The #MeToo movement has heralded new possibilities in the fight against gender based sexual violence, and celebrity voice juxtaposed with social media has catapulted this fight into the global arena. However, while the global activism that celebrities have embodied have had discursive influence, the fight and the voices, are still only of a privileged few, which still leaves masses of women around the world without voice or representation in the face of sexual harassment.
Sumayya Ebrahim is both an academic and is a psychologist in practice. She is based at the University of Johannesburg, and is extensively involved in the training of professional psychologists. Her research interests are predominately based on the representations of sex, gender and the body in social media.
Lisa Liu is a former master’s psychology student whom aspires to be part of creating a gender inclusive world. She believes the famous words of Martin Luther King, ‘’ Darkness cannot drive out darkness, only light can do that, hate cannot drive out hate, only love can do that.’’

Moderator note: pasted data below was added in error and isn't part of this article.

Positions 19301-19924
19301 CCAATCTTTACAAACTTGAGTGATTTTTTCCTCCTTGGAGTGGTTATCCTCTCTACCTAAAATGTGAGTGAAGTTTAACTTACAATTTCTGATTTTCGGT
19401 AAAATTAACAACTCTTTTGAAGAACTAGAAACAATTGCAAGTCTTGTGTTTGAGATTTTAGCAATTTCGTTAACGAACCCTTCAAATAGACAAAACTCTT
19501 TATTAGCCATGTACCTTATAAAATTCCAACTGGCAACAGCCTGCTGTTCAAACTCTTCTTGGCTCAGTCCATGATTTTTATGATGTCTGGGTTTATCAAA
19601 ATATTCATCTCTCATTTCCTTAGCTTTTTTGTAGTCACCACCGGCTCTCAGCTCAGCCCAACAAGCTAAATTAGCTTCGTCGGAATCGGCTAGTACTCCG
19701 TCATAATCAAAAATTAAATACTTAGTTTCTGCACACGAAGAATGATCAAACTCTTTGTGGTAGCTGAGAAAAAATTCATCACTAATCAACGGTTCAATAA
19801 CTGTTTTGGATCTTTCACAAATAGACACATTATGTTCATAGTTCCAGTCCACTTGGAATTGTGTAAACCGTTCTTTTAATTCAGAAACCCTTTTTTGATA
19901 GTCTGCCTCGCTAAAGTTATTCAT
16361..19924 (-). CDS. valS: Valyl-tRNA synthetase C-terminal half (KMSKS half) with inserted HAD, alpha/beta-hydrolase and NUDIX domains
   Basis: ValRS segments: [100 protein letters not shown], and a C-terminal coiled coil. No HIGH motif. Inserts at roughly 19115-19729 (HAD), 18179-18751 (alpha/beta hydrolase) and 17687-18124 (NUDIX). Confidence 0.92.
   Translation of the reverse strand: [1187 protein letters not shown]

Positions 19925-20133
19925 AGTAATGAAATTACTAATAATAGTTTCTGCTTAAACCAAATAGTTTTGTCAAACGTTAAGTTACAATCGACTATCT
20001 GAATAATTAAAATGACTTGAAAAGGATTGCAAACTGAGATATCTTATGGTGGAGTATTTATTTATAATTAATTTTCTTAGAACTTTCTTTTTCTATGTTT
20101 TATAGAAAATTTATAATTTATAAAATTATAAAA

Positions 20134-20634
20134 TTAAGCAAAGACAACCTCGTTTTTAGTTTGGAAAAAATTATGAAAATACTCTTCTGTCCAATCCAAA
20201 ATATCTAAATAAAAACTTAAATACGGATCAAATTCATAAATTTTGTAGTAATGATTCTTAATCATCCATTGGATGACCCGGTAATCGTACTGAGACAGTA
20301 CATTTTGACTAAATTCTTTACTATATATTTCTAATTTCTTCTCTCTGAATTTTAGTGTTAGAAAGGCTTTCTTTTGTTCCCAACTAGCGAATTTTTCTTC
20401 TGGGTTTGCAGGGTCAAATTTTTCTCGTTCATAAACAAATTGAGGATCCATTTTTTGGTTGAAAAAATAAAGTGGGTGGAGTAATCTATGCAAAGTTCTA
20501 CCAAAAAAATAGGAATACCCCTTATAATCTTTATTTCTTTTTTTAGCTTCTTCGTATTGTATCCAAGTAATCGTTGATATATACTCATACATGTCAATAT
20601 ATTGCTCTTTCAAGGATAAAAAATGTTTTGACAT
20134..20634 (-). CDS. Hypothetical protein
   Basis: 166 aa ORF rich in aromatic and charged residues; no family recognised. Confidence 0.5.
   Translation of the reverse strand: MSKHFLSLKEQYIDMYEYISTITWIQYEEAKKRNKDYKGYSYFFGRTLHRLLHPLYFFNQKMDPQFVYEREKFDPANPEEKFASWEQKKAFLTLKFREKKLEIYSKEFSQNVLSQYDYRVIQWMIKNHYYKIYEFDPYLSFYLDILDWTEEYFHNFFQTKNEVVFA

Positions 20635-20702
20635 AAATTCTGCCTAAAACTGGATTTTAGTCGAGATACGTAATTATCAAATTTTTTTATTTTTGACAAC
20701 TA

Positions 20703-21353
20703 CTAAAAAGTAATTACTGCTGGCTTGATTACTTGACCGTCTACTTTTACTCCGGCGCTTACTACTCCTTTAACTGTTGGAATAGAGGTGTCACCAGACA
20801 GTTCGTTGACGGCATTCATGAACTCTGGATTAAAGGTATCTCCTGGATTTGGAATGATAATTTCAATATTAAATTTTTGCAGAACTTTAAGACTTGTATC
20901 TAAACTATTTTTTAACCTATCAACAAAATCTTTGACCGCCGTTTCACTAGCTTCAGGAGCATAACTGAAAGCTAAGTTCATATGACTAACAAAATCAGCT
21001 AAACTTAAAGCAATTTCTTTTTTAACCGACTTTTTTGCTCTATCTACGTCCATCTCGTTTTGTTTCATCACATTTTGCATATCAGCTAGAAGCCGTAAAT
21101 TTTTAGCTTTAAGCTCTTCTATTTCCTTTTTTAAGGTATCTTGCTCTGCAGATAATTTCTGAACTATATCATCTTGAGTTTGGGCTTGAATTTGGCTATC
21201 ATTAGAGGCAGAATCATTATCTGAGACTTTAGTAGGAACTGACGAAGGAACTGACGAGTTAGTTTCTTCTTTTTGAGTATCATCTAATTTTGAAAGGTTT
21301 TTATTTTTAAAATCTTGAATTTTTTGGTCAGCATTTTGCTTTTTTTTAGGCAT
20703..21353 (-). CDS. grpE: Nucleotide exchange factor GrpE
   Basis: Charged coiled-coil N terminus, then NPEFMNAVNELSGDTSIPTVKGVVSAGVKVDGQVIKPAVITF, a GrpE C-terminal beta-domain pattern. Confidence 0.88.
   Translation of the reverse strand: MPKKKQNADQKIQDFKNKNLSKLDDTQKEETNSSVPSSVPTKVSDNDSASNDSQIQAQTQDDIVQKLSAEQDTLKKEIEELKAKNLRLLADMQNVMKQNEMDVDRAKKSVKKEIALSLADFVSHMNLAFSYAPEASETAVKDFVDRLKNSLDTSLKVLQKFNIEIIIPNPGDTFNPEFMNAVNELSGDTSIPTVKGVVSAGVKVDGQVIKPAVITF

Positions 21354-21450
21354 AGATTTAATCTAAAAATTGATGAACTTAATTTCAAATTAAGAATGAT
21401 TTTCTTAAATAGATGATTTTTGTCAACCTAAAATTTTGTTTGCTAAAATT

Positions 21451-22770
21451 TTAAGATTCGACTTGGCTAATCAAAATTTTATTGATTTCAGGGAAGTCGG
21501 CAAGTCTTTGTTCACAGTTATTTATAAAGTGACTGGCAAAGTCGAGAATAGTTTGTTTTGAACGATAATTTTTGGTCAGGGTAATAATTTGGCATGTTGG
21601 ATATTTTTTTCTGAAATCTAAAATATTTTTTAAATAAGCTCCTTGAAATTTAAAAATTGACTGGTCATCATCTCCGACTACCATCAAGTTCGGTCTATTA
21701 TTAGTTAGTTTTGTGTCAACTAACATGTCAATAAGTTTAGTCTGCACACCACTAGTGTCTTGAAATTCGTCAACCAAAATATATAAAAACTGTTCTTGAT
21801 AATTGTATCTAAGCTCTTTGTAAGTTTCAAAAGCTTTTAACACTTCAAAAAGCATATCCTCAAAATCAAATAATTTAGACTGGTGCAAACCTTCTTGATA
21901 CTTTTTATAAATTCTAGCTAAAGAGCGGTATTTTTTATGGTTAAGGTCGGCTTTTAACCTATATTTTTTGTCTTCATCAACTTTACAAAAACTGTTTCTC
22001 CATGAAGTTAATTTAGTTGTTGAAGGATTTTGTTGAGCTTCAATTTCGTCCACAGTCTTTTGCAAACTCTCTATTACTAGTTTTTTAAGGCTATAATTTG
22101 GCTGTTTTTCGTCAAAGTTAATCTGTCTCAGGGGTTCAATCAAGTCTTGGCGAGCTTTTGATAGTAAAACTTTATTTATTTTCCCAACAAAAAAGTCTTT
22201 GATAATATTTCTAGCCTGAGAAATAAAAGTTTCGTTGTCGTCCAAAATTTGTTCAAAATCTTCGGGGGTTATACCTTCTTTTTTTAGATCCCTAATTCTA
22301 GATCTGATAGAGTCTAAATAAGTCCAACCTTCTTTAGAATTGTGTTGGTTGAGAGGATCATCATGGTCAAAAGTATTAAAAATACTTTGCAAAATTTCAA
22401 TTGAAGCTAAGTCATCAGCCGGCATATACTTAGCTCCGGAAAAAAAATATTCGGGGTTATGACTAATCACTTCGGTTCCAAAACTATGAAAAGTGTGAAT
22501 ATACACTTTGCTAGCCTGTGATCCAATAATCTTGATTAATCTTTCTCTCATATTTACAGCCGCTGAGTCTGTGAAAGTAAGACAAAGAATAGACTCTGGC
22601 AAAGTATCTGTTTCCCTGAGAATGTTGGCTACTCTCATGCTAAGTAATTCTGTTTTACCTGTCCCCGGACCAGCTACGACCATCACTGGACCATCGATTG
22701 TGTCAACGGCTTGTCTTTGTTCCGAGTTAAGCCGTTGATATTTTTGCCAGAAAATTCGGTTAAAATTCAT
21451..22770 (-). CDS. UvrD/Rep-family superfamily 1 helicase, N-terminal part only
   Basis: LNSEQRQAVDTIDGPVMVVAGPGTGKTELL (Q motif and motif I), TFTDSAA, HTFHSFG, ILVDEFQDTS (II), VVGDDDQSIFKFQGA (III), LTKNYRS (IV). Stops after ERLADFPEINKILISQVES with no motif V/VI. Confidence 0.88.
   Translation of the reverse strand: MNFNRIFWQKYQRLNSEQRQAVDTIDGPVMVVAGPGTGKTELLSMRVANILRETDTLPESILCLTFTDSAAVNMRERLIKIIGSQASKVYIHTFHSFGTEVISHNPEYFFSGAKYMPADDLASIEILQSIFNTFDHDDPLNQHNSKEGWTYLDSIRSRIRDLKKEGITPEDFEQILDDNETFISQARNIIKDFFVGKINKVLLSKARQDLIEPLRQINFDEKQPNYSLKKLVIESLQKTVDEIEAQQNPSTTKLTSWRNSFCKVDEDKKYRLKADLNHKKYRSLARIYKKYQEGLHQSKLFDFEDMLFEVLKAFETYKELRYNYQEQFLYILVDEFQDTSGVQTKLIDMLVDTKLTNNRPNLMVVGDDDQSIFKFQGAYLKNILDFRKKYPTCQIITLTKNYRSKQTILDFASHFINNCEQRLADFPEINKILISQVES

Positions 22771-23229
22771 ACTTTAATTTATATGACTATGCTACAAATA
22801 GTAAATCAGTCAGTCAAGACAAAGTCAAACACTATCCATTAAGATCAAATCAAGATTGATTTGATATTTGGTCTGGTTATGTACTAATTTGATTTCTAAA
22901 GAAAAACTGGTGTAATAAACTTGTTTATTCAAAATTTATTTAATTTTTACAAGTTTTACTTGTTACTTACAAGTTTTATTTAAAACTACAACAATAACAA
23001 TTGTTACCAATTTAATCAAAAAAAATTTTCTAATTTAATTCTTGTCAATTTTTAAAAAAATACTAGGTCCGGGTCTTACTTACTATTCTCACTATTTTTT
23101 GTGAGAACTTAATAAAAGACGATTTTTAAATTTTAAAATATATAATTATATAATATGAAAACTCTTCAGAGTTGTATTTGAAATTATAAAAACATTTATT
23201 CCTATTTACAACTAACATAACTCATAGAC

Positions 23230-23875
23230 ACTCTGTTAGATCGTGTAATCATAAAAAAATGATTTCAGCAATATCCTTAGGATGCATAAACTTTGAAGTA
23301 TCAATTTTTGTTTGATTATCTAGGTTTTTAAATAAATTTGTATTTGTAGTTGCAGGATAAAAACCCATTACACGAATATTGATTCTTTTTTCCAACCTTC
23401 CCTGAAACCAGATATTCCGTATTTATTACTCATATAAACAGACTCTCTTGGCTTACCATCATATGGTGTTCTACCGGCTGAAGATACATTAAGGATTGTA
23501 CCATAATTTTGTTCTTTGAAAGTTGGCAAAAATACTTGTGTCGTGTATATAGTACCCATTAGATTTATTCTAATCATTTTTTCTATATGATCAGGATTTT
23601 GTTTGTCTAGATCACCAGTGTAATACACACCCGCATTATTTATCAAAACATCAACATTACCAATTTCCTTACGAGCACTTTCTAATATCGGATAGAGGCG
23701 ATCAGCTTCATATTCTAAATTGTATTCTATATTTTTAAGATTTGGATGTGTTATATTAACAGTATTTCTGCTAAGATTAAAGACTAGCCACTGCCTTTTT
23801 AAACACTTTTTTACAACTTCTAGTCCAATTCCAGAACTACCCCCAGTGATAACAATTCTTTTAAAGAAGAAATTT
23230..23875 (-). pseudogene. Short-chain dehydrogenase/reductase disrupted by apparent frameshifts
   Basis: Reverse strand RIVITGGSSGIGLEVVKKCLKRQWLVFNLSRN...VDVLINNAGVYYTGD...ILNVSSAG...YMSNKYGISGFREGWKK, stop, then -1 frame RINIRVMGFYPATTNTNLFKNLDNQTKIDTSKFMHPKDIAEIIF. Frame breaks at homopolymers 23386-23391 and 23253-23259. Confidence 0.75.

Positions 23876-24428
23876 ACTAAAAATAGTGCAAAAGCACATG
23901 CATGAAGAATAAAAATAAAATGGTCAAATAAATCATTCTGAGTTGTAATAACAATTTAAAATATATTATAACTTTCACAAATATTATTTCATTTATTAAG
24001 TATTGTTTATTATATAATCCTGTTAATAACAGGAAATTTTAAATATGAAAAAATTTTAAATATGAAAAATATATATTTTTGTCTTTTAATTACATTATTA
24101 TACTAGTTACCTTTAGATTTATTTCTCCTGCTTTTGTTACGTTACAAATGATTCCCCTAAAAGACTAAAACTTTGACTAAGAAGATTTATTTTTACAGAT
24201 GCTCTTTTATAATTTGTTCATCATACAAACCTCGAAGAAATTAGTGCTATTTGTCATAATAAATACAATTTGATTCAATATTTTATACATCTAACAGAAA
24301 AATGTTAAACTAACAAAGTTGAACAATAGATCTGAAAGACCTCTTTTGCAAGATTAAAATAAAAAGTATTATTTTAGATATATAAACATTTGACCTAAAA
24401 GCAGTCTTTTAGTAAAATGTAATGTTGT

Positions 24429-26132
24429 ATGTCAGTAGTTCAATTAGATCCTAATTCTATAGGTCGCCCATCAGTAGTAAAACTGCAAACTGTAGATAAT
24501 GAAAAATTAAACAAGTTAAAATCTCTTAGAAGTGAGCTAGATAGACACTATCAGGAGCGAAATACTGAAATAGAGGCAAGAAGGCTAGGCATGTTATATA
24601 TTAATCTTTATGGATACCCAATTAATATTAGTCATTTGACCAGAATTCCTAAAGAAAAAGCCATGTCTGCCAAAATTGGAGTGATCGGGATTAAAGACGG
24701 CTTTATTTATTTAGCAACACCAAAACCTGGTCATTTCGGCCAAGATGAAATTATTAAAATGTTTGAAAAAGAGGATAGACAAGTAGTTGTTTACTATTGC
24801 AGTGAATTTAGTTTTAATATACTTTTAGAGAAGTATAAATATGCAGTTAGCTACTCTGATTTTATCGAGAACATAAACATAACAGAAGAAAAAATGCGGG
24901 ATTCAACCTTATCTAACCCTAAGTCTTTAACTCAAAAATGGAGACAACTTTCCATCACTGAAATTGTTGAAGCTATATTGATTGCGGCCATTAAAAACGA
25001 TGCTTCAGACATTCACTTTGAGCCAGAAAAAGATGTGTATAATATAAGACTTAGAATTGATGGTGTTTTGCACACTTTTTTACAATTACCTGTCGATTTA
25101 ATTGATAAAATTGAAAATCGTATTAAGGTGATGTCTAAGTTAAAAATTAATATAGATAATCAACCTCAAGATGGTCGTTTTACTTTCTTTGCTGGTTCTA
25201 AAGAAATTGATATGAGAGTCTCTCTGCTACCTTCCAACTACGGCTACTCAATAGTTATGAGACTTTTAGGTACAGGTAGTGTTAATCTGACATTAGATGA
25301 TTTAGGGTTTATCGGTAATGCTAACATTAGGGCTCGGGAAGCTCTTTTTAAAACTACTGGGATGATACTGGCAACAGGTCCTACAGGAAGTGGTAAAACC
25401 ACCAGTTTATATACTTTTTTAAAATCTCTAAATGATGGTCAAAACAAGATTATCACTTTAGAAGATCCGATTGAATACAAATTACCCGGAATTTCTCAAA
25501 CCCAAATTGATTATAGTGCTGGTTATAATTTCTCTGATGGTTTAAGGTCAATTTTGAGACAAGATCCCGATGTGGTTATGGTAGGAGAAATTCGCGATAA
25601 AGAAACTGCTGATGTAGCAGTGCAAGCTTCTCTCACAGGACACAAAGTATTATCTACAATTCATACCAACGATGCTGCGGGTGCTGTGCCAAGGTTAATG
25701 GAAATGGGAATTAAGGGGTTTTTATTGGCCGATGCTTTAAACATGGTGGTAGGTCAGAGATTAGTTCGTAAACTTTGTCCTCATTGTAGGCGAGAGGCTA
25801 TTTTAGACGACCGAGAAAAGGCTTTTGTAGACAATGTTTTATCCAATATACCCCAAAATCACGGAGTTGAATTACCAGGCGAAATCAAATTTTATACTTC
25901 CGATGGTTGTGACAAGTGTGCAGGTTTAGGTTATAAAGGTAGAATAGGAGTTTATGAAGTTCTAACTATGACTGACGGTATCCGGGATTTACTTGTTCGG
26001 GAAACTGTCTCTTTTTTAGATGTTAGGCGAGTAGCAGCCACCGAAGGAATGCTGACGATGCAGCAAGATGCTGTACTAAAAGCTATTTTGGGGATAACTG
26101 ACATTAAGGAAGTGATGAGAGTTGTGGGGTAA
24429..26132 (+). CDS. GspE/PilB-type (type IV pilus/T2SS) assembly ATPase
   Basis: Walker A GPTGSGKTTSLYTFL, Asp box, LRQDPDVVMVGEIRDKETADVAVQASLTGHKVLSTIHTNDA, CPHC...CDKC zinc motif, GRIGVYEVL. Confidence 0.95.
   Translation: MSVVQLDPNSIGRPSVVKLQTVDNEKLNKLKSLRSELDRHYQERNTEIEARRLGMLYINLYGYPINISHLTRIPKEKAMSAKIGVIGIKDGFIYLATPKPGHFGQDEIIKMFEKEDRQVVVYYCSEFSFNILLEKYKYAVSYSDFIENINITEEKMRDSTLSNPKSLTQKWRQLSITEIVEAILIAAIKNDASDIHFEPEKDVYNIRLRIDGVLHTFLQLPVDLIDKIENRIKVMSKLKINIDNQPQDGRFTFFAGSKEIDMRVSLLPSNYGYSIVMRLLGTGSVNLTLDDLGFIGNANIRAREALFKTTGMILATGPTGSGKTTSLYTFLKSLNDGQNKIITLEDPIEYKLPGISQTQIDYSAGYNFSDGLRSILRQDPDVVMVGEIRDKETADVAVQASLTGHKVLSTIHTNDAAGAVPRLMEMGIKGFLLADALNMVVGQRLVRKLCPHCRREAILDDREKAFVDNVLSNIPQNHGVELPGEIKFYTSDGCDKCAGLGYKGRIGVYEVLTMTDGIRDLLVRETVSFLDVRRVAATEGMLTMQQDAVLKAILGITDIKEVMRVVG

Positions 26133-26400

Baker, J. (2010). Claiming volition and evading victimhood: Post-feminist obligations for young women. Feminism & Psychology, 20 (2), 186-204.
Becker, A. B. (2013). Star power? Advocacy, receptivity, and viewpoints on celebrity involvement in issue politics. Atlantic Journal of Communication, 21(1), 1-16.
Bennett, L. (2014). ‘If we stick together we can do anything’: Lady Gaga fandom, philanthropy and activism through social media. Celebrity Studies, 5(1-2), 138-152.
Buente, B.W., &Rathnayake, C.R. (2016). #WeAreMaunaKea: Celebrity involvement in a protest movement. iConference 2016 Proceedings. doi:10.9776/16311